Check out this trippy video showing New York City sidewalks in Matrix-style “bullet time.” It was created by filmmaker Paul Trillo, who partnered up with Microsoft to create a special camera rig consisting of 50 individual Nokia Lumia 1020 smartphones mounted to an arc.
Posts Tagged ‘frozen’
These have to qualify as some of the coolest car photographs we’ve ever seen. Yes, we’ve seen some amazing composites and some real live racing photos that are quite epic in their own right, but these images by photographers Dmitry Chistoprudov and Nikolay Rykov have the entire Internet wide-eyed. Read more…
When you hear the term flower photography, it probably doesn’t inspire a particularly powerful reaction. There are plenty of gorgeous images of flowers — from wildflower fields to beautifully-lit bouquets — and so the genre isn’t somewhere we usually look for inspiration.
Apparently if you shoot in certain environments that are cold enough, beautiful patterns of snow and ice form on the front element of your lens. This is what photographer Alessandro Della Bella‘s glass looked like as he was shooting at an altitude of around 10,000 feet on Mount Titlis in temperatures of around 1° F.
This past Tuesday, a major fire gutted an abandoned warehouse in Chicago. More than 50 fire companies and nearly 200 firefighters were summoned to the scene to battle the blaze. What’s interesting is that temperatures in the area were so low that the water used to put out the fire quickly froze, turning the building into a giant block of ice.
Newer weatherproof compact and high-end cameras often feature “freeze-proofing” as one of their attributes, but unless you live in an extremely cold environment (or enjoy sticking your camera inside a freezer), you probably haven’t experienced temperatures low enough for even an ordinary camera to break down.
MIOPS is a new smartphone-controlled camera trigger that combines all of the features photographers want in a high-speed camera trigger into one convenient device.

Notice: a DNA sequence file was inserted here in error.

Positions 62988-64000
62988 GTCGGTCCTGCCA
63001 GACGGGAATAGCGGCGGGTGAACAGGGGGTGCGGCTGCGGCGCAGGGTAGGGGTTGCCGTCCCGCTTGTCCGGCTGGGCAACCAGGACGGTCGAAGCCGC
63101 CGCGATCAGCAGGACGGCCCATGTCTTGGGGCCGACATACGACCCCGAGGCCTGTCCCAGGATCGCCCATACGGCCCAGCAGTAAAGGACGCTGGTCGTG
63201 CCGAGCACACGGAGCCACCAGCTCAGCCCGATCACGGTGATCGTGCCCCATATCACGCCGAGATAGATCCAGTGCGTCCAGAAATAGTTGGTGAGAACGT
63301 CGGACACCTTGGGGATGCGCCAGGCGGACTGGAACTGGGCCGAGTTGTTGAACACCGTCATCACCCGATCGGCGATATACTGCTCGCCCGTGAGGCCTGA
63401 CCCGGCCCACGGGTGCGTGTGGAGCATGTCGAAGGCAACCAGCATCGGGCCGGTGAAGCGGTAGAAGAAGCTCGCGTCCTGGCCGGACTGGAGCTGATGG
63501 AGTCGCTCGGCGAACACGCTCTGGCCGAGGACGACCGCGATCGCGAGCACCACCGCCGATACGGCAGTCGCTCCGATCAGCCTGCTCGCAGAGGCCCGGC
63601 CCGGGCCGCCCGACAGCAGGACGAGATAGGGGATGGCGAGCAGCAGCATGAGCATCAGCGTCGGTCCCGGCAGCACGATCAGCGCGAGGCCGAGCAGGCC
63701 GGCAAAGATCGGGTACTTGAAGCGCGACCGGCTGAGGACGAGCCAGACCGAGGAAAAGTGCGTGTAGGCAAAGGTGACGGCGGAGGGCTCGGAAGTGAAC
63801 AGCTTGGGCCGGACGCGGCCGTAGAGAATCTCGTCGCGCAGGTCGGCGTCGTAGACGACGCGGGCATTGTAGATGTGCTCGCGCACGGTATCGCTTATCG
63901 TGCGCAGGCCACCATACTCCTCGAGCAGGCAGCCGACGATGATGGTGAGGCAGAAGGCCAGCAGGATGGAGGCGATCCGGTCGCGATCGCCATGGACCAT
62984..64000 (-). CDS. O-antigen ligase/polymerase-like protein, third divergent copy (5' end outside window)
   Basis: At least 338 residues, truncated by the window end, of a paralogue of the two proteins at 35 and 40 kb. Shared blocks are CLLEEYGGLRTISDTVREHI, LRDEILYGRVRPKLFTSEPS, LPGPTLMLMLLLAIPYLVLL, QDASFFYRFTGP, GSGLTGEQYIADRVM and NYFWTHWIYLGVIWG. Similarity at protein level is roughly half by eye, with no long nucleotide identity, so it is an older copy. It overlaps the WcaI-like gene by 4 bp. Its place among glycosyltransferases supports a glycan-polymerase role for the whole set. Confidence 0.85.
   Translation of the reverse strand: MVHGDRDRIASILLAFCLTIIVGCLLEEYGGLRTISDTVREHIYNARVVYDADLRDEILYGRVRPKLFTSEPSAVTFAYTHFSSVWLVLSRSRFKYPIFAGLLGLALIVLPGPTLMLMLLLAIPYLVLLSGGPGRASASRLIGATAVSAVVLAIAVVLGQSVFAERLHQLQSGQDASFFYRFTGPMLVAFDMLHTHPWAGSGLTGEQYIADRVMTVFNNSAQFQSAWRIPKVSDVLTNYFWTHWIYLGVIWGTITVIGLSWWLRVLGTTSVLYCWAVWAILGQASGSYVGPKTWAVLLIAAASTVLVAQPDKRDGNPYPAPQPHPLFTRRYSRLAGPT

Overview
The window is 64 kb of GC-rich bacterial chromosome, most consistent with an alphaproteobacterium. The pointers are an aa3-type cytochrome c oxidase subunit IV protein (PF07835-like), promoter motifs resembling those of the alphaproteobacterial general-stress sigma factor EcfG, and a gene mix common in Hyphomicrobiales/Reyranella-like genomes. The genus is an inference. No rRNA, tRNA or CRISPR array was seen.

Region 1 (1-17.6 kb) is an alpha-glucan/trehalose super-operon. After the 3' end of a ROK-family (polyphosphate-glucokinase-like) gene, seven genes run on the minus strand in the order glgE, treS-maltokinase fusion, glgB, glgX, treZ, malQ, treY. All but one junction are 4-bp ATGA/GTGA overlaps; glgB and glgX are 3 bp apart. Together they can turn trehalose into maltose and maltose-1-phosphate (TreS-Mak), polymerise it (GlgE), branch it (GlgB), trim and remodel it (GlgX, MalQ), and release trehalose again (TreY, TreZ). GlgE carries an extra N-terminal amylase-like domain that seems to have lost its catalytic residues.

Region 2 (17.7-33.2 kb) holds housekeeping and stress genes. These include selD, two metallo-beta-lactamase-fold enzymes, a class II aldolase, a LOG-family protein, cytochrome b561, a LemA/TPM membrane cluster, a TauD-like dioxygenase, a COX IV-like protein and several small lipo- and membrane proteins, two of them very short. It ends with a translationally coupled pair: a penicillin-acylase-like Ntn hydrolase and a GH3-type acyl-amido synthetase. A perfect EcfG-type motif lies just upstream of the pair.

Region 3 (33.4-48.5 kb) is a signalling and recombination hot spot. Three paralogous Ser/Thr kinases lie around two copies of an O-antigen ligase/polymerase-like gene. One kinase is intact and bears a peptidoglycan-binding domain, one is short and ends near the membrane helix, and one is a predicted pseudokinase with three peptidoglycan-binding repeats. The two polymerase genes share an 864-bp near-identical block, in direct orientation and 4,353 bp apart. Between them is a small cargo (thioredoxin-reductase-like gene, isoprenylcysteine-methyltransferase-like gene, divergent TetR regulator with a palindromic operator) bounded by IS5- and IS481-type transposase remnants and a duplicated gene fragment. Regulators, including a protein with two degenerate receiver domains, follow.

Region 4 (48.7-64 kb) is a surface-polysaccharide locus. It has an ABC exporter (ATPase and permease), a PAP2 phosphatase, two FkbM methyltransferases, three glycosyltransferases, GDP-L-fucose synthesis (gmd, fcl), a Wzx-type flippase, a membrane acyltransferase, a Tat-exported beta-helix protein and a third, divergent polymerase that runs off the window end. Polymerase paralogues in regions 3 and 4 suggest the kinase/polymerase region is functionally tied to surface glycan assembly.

Earlier this year, we shared a crazy example of how you can make water drops look like they’re frozen in midair simply by passing the water over a speaker and using sound vibrations to sync the drops with the frame rate of your camera. Well, Japan’s largest music channel, Space Shower TV, has taken the idea and turned it into clever commercial. What you see above is ordinary footage using this trick — there’s no fancy CGI trickery, reversal during post, or high-speed camera footage involved.
A couple weeks ago we shared an interesting video in which a speaker and Canon 5D Mark II’s frame rate were used to make water appear to be frozen in mid-air. This new video by YouTube user Brusspup takes the idea to the next level by making the water appear to travel upwards. He explains:
Fill a bucket full of water and place it about 5 feet off the ground. Place a subwoofer about 1 foot lower than the bucket. Run a plastic tube from the top bucket down in front of the subwoofer. Tape the tube to the front of the speaker. Then aim the end of the tube to an empty bucket on the floor. Get the water flowing from the top bucket. Now just generate a 24 hz sine wave and set your camera to 24 fps and watch the magic happen. Basically your cameras frame rate is synced up with the rate of the vibrations of the water so it appears to be frozen or still. Now if you play a 23 hz sine wave your frame rate will be off just a little compared to the sine wave causing the water to “move backward” or so as it appears. You can play a 25 hz sine wave and cause the water to move slowly forward.
This experiment has become quite a trend as of late — this particular video has been viewed over a million times in less than a week.
When recording video, a camera’s frame rate can produce some pretty strange effects. If matched up with a helicopter’s blades, a helicopter looks like it’s hovering in midair with motionless blades. YouTube user mrbibio found that the same thing can be done with falling water. His technique is brilliant: by pressing a water tube against a speaker, mrbibio was able to control the vibration frequency of the water flowing through the tube. He then adjusted the pulses of the water to match up with the frame rate of his Canon 5D Mark II. The result is a video of the water looking as though it’s frozen in time.